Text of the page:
The elegant composition of parallel concrete vaults is revealed to the visitor even before they enter the site with the extended porches. According to Kahn, the porches are unnecessary and help in defining the vocabulary of the entire structural museum. The cycloidal vaults are supported by a concrete beam with a cross-section of 2.54 by 0.58 meters placed on four square columns. The vaults meet the mission-covered roofs, which is used to create an abstract order, a genesis for the creation of more complexity.
Unlike the classical precedents, the shells are connected using concrete struts at every distance of ten-foot creating skylights at the top of the vaults. Kahn and his team of engineers placed long steel cables along the length of the vaults, which were later tightened using hydraulic jacks. The system of post-tensioning that distributes and supports the weight of the roof was used to hold the weight of the vaults, inspired by the suspension bridge.
The void created as a result of the union of the vault and the wall form a crossbar, which allows the interior to light up with the oblique rays that enter the space. The rhythmic forms of the roof provide a vivid aesthetic visual while climbing the ramps, which can be seen from the two facades of the building.
Kahn tried to identify and resolve every possible detail in his design. He also chose the materials that complemented his ideologies and concept and at the same time complemented each other. The materials used to construct the Kimbell Art Museum are travertine, concrete, white oak, metal, and glass.
Kahn viewed concrete as both an aesthetic and structural choice. He used concrete vaults in Kimbell’s galleries to acquire a shimmer with light to create subtle luminosity. With a set mind to attain a proper grey tone with a tint of lavender, Kahn made many attempts with different mixtures of sand and cement and tested them to achieve the pleasing color and the soft tones of the travertine in the Texas sun.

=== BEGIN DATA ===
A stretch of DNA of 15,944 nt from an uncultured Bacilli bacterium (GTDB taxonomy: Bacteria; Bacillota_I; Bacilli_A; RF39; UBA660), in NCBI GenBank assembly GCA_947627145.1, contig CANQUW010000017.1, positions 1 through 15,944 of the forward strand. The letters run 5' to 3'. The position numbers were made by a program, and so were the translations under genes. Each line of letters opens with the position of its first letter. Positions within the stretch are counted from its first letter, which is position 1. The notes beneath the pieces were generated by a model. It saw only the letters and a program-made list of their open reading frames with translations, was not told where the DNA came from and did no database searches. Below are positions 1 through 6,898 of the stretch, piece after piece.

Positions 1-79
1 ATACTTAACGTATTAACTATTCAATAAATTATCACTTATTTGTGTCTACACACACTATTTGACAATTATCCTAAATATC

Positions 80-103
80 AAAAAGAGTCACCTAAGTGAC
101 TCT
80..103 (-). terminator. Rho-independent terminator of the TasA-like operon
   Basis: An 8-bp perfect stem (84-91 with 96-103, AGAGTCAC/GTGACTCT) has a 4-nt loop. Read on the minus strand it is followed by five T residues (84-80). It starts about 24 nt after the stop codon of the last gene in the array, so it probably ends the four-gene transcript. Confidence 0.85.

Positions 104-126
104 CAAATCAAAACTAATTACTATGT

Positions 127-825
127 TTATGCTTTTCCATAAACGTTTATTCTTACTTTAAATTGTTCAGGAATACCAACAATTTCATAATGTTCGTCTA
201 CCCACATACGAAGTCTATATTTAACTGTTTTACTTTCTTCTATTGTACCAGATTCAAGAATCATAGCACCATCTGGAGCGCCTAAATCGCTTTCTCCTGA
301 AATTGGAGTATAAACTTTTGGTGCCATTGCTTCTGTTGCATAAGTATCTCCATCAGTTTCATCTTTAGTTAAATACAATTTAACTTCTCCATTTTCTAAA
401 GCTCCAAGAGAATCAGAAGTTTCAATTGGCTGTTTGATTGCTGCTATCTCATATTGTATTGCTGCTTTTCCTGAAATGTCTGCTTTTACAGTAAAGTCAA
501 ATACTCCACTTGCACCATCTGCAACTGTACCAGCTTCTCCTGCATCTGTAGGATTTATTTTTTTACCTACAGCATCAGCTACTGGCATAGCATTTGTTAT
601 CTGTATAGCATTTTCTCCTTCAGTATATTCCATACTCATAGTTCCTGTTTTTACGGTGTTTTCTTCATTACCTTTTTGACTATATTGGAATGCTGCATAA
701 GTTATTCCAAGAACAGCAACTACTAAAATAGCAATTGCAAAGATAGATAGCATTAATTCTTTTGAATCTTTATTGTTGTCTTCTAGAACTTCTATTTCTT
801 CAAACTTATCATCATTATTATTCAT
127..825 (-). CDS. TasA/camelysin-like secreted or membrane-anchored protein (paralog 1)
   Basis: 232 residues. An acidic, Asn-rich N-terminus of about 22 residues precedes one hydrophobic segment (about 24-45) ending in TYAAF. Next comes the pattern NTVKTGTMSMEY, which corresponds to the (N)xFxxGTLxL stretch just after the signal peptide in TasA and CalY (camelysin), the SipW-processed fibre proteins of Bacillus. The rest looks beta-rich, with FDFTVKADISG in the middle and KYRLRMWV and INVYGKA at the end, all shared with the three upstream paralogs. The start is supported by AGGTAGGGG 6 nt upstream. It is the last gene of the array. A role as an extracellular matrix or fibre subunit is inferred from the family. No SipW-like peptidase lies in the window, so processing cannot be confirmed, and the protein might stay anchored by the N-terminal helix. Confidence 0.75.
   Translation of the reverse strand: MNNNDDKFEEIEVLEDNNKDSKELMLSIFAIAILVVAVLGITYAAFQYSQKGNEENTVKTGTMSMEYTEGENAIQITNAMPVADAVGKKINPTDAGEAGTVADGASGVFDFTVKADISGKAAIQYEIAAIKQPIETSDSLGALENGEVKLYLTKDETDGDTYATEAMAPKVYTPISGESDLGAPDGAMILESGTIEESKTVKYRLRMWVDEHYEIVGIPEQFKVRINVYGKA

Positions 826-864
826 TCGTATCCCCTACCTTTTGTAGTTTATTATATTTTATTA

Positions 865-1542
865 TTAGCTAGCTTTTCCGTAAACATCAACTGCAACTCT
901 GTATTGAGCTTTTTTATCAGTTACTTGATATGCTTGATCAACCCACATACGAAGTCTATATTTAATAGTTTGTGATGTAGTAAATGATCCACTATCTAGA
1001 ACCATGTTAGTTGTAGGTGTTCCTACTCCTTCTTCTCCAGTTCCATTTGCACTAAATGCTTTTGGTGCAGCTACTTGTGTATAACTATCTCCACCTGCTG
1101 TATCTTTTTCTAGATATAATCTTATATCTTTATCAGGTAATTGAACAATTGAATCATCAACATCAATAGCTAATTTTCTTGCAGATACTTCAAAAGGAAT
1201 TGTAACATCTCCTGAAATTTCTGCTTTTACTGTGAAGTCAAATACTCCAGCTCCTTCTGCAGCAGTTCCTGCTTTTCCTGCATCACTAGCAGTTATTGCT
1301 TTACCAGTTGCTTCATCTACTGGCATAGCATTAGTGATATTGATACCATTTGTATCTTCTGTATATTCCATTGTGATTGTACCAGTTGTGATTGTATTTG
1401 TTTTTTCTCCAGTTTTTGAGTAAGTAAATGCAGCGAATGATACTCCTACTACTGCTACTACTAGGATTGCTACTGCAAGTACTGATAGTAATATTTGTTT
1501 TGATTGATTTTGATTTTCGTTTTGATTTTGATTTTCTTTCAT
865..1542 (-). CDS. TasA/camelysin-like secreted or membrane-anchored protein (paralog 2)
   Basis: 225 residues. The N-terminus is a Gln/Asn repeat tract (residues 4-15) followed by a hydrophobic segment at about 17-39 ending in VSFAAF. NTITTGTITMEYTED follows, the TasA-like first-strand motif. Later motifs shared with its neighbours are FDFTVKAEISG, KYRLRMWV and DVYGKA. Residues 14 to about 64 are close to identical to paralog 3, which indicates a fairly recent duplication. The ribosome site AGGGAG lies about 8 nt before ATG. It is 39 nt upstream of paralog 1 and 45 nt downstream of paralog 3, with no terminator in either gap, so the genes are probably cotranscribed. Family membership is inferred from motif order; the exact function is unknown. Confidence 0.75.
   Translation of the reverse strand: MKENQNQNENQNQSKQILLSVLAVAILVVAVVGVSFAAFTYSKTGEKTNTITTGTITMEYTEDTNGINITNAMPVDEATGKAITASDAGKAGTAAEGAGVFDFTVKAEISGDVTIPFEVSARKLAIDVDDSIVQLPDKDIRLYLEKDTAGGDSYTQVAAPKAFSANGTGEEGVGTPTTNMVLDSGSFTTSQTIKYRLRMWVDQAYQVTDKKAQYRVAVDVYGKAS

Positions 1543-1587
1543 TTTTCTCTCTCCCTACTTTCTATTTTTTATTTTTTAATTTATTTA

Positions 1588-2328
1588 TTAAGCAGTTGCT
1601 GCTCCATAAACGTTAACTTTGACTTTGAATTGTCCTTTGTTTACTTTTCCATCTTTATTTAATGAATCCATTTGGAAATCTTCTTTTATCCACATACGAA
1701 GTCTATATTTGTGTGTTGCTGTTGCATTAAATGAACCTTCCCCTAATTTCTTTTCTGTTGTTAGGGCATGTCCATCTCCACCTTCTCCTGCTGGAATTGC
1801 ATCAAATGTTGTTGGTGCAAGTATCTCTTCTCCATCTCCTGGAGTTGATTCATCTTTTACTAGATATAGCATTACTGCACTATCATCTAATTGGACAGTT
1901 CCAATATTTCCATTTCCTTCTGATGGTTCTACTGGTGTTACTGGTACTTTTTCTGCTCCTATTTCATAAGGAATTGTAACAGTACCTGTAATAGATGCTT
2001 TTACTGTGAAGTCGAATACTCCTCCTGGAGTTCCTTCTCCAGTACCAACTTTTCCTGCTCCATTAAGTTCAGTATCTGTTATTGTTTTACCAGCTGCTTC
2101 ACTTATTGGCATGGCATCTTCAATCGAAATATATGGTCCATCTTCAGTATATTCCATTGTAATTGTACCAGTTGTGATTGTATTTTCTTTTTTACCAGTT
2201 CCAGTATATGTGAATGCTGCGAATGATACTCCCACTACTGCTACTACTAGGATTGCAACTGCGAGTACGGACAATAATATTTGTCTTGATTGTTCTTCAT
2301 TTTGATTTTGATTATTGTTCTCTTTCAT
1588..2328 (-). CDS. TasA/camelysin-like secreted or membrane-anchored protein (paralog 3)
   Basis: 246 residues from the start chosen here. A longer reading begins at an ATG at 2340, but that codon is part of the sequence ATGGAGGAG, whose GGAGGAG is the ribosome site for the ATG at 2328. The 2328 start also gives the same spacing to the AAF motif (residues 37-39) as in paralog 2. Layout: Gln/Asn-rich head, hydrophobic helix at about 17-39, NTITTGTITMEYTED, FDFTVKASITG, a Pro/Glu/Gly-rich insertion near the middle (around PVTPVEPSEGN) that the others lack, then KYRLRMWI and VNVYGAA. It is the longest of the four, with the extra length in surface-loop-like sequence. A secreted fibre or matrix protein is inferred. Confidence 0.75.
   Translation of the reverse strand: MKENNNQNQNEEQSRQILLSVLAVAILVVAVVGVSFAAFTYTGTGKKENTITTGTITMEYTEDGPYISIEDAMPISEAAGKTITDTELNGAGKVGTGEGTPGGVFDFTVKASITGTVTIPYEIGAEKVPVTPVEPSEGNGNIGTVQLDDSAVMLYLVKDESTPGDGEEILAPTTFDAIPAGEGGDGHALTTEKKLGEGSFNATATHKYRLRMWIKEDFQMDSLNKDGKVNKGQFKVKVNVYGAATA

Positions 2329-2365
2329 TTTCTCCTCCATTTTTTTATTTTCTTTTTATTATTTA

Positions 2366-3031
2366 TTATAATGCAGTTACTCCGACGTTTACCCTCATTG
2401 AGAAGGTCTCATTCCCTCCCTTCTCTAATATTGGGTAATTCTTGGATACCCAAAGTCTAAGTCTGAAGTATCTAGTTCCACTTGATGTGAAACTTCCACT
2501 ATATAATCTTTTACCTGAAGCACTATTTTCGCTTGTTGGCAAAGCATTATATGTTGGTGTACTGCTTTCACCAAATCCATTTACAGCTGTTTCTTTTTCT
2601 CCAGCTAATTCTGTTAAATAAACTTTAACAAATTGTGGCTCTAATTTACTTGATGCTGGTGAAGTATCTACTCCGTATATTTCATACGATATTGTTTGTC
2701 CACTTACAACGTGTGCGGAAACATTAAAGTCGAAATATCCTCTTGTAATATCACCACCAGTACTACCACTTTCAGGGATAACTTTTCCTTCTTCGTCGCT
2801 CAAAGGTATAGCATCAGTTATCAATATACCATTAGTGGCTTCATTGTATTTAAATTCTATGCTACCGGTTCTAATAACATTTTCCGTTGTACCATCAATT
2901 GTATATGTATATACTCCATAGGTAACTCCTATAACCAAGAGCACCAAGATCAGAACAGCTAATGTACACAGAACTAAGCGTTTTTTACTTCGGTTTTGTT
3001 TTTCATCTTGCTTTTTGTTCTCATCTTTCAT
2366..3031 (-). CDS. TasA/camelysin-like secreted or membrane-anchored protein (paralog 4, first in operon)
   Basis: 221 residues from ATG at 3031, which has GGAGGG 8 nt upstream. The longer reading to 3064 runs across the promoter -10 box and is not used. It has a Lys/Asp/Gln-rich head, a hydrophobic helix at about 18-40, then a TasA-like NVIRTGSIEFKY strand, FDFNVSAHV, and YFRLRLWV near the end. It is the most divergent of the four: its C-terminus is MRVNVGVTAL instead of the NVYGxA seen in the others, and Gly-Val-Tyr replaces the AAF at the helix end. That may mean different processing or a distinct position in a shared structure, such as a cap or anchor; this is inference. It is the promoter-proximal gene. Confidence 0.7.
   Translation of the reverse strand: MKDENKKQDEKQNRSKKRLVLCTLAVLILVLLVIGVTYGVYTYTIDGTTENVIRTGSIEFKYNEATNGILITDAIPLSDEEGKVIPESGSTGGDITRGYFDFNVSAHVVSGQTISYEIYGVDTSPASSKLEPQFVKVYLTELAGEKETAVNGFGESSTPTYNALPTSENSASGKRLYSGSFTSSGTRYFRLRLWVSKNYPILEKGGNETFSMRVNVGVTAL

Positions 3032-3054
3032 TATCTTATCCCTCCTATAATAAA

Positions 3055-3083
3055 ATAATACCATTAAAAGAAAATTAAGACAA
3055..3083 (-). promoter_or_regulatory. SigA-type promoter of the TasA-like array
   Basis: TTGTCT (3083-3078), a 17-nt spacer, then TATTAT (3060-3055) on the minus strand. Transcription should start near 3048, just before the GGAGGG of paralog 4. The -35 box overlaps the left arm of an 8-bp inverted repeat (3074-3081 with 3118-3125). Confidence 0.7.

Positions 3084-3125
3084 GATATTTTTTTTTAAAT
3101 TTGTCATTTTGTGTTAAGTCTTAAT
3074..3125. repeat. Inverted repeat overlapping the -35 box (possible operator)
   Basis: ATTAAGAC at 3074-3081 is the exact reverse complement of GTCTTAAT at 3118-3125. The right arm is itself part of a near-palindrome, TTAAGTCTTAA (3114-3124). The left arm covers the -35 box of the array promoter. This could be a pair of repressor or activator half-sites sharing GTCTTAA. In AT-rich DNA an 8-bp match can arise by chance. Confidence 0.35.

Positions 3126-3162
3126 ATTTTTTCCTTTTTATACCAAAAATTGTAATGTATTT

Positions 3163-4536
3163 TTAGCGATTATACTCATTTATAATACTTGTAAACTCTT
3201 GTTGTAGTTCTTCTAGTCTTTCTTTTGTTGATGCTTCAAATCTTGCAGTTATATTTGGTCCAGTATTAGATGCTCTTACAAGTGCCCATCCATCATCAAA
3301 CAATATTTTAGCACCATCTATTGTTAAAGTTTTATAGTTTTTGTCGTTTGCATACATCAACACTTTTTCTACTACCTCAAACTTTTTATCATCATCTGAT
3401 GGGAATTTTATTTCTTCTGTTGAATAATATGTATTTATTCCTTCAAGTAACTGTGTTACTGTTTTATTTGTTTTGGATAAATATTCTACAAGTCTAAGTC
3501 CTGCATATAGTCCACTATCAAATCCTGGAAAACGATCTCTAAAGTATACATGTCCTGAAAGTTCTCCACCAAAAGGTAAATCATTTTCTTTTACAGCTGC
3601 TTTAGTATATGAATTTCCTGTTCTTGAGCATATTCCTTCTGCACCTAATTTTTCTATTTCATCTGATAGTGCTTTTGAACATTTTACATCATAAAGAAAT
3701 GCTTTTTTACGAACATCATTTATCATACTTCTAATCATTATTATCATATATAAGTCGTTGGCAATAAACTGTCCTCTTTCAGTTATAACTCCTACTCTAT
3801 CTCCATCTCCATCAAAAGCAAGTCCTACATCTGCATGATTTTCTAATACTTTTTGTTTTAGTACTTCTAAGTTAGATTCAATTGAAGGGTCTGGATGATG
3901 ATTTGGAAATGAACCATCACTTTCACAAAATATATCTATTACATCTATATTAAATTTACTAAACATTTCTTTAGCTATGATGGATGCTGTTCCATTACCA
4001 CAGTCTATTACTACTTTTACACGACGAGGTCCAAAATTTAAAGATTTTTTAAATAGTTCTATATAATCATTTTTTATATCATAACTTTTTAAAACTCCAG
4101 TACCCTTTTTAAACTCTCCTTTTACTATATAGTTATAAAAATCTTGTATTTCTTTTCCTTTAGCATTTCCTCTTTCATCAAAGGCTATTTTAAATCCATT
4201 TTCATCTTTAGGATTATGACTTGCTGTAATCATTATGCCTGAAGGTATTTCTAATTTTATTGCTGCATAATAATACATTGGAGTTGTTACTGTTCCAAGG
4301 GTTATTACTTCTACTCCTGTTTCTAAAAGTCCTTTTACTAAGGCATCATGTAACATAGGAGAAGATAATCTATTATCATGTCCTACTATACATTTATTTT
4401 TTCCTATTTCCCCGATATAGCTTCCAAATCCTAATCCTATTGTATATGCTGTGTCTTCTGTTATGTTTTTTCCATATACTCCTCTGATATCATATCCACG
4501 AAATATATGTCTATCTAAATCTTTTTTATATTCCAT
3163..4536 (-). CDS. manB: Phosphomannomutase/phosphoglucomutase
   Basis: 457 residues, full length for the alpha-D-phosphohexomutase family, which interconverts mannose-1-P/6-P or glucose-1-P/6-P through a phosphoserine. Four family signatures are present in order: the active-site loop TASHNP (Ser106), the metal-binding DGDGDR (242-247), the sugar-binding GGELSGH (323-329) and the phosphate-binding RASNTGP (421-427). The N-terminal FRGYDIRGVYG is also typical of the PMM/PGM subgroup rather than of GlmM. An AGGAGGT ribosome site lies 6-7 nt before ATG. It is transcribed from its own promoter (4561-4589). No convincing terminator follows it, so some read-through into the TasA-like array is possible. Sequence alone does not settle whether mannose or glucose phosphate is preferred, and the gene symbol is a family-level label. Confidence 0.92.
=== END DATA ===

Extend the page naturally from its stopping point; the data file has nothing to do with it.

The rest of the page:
The use of the rough textured travertine was inspired by his sketches and studies he made as a student on his travel through Italy. He used such materials to emulate timeless and monolithic qualities. Travertine was used in Kimbell’s interior and exterior walls, gallery floors, porches, and stairs. The lead was selected for roof cover due to its texture and color, with the idea of approach towards natural appearance. He used white oak for gallery floors, doors, and cabinets, while he used aluminum for soffits and reflectors. He used folded metal to create uniquely shaped handrails to emphasize the quality of the material.
Louis Kahn designed impeccable structures and shaped the idea of the modern architectural style of the coming generations. His idea of the play of natural light and the use of smooth elegant textured material was reflected in the majority of his structures. He tried to imbed the natural aesthetics of the material into his designs while inculcating transparent characters to the building. He integrated the aspects that are relevant today and accustomed to soft factors such as wind, light, and water. He viewed architecture as not only a means to satisfy the utilitarian needs but as an instrument of artistic speculation.